To make silk hankies, lime is added to a pot of water to raise the PH level to 10. 50-100 cocoons are enclosed in a mesh bag and submerged under the simmering lime water for a little over an hour, or until the cocoons are fully collapsed. The increased PH level will de-gum the cocoons and soften the thread. The more gum that is removed from the cocoons, the softer and shinier the silk will be. Once the cocoons are fully collapsed, they are removed from the pot of simmering lime water and released from the mesh bag and into a bowl of clean water to be rinsed. This is where things start to get gross. While the collapsed cocoons sit in the bowl of clean water, a silk worker needs to pull apart each softened cocoon to remove the chrysalis and shed skin of the silk worm. Then the wet silk fluff from a single cocoon is stretched over a hankie maker, creating rectangles of silk fiber that can be spun into thread.
Finally, there is the ‘jellyfish’ technique, named for the cocoons’ physical likeness to the tentacled creatures during the thread making process. The steps are the same as making hankies, except the cocoons are removed from the lime water when they are partially collapsed and still somewhat firm. After rinsing, the cocoon is ripped open at one end and the chrysalis and shed skin of the silk worm are dumped out. Then, while still wet, fibers are pulled from the cocoon into a thin thread, as if to spin. When the entire cocoon has been pulled into thread, it is then knotted together with other pulled threads until a long skein of silk has been made.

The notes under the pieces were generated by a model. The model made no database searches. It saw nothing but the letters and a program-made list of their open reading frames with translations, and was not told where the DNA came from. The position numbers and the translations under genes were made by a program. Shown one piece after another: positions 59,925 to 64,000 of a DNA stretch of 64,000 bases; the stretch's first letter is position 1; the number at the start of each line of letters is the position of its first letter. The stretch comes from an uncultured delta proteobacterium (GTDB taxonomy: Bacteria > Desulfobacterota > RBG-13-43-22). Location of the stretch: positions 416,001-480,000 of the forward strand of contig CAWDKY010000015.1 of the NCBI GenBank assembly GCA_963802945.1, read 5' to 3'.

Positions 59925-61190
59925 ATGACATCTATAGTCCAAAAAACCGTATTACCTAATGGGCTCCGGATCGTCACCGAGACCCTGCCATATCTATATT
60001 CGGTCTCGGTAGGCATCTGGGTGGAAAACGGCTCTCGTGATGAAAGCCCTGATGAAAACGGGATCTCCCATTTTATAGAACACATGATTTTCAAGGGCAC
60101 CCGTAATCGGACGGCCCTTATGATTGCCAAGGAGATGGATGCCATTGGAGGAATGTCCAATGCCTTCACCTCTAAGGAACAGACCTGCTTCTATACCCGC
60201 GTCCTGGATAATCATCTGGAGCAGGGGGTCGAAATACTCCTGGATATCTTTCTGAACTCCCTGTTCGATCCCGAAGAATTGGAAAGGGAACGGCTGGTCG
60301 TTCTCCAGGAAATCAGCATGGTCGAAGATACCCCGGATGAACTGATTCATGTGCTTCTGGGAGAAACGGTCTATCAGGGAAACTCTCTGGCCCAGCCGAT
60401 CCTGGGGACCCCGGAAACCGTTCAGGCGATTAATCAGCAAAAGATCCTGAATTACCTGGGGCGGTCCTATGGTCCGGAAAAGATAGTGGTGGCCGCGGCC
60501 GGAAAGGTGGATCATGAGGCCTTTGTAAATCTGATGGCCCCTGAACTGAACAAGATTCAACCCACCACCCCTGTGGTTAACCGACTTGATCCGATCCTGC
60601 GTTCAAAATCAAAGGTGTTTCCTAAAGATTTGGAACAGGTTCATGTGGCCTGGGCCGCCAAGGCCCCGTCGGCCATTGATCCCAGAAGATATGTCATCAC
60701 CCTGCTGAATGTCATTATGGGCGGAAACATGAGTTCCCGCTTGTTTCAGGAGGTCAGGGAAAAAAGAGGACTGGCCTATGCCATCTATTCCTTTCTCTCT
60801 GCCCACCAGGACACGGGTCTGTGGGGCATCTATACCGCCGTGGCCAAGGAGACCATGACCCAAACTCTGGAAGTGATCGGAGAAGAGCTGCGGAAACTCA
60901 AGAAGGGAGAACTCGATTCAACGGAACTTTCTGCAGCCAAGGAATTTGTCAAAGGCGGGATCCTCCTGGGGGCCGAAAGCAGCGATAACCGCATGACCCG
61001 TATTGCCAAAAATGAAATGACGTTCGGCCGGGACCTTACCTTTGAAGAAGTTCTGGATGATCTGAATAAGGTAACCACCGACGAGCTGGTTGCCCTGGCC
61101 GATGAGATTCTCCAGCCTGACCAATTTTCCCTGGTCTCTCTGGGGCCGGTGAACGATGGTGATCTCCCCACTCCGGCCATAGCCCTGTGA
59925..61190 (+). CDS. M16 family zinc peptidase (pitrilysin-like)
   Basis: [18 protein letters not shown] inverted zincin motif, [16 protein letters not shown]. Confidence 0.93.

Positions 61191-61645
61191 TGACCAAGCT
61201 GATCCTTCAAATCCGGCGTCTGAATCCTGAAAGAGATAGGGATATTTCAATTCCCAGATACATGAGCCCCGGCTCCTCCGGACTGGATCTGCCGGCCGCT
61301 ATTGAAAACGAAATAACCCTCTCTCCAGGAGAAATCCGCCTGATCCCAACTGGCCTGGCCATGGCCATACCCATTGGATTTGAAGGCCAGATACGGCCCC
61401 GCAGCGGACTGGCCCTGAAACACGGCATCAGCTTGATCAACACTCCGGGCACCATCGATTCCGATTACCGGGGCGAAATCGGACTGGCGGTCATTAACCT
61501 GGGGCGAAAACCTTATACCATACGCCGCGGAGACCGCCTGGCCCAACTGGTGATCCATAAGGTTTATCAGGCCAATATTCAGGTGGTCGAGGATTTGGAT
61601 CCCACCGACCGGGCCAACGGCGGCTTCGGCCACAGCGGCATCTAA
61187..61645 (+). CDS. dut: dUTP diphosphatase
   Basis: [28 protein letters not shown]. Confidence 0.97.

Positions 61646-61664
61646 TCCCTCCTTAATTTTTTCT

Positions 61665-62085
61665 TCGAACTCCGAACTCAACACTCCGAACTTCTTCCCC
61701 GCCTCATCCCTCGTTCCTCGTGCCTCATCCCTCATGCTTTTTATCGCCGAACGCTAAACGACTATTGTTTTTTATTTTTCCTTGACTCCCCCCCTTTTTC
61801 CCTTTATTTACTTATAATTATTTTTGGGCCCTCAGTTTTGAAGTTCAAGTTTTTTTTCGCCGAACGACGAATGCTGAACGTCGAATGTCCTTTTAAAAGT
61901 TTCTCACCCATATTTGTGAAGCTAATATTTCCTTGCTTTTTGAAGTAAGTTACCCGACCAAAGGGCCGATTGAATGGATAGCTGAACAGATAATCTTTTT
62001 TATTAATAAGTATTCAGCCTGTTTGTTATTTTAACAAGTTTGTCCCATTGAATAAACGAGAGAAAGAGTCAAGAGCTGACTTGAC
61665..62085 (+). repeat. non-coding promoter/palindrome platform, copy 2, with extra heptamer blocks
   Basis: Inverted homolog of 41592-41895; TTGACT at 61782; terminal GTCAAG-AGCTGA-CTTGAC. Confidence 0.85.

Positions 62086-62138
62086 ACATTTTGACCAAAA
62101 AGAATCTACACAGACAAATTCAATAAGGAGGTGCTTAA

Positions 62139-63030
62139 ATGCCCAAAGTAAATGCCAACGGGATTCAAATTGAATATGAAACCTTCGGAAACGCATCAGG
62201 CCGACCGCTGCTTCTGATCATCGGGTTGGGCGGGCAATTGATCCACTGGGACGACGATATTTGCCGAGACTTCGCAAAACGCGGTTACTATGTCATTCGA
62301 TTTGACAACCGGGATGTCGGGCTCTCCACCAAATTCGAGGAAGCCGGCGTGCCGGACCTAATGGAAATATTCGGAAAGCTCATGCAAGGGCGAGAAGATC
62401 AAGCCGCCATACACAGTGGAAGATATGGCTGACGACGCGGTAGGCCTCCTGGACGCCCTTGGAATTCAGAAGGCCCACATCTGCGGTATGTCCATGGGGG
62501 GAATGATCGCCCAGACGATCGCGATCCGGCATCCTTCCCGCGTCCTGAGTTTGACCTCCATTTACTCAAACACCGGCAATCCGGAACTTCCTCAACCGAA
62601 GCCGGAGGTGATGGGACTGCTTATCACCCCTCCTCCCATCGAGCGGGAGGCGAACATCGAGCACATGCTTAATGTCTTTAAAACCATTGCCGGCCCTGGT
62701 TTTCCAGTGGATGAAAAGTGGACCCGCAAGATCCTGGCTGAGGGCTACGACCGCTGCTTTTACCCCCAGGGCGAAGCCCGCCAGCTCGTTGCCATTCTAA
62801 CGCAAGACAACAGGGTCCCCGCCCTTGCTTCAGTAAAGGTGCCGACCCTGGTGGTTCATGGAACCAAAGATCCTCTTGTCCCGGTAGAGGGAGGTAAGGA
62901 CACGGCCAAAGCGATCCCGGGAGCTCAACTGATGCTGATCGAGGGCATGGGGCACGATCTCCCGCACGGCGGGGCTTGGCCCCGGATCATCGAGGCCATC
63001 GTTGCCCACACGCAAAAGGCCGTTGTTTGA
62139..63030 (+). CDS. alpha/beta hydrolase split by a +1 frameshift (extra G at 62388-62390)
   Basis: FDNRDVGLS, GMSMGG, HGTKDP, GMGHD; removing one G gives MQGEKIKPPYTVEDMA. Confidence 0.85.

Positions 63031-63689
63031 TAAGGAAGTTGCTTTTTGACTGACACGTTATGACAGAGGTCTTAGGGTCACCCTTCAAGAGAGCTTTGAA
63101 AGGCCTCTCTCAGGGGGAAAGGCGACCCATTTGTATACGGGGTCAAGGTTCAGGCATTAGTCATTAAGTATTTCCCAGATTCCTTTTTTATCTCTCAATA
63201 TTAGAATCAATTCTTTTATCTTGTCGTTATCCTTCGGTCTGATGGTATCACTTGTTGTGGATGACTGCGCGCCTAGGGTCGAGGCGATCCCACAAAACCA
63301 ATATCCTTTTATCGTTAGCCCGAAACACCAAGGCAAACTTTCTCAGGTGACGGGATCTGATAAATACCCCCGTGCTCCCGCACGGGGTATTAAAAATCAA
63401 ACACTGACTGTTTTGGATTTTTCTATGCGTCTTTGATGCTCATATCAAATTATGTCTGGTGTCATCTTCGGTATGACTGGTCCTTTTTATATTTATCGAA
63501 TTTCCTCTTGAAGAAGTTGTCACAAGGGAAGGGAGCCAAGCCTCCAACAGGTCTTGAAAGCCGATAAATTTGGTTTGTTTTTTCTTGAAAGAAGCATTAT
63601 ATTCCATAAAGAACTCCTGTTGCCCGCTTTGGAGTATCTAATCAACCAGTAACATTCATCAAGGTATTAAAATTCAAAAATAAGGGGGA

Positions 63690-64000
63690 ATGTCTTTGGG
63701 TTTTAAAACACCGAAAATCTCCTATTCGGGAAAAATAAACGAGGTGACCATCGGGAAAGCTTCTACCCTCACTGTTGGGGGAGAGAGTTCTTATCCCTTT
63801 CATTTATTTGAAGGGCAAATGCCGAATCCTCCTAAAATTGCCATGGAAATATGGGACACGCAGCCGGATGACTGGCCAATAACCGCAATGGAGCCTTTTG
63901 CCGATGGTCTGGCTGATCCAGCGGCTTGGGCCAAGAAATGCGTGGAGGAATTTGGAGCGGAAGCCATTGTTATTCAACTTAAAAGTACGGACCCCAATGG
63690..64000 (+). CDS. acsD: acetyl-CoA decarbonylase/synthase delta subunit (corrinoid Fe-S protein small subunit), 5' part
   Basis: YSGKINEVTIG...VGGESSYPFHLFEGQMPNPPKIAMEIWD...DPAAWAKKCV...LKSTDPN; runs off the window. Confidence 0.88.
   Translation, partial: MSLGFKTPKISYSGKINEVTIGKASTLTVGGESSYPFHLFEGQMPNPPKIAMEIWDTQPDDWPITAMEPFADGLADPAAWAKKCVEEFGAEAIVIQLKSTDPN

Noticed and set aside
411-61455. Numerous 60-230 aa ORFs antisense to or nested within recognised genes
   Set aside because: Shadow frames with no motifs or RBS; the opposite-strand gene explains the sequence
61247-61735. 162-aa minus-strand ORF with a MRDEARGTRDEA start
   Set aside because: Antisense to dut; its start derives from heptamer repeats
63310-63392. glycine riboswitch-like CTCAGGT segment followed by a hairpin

Why all the different processes? Why does it matter? Each technique, along with the amount of degumming and number of cocoons used, results in a different texture, consistency, weight, thickness, shine, and more. There are endless combinations that can create endless amounts of different fabrics or just one very unusual piece of fabric. It’s these nuances in thread production that have such a profound effect on the aesthetic of the final product that I find so exciting.
With Bryan’s guidance, we dyed our reeled and spun silk with madder, gardenia pods and indigo, achieving different colors by overdyeing one color with another or adjusting the amount of plant matter in each dye pot. We warped the loom with streaks of red through every other heddle, giving the overall sampler a crimson lined and dotted affect, made more or less severe by the color weft I chose to weave with.
I returned to Kentucky not only with my own cocoon to fabric sampler, but with a brand new silk reeler, skein winder, 1kg of cocoons and a head whirling with a zillion different project ideas to attack with my newly-purchased arsenal. I’m back in my apartment, surrounded by the usual spinning equipment, tubs of fiber and one abused lint roller. My twenties were dedicated to thread making and dyeing, an obsession fueled by a vision of brilliantly colored skeins of yarn, so beautiful and vibrant that they continue to live and breathe as they did in the gardens, forests and pastures they grew up in. I’m excited to dedicate my thirties to giving these threads yet another life, as part of the pillows we rest on, the shawls we warm up in and the blankets we sleep under.
Elizabeth Smith is an enthusiastic textile artist interested in raising and growing both fibers and dyes to knit and weave into fabric for clothing and interiors. She is the Visual Arts Director at the Cabbage Patch Settlement House in Louisville, Kentucky and teaches various forms of Textile Arts at private schools, art museums and community centers.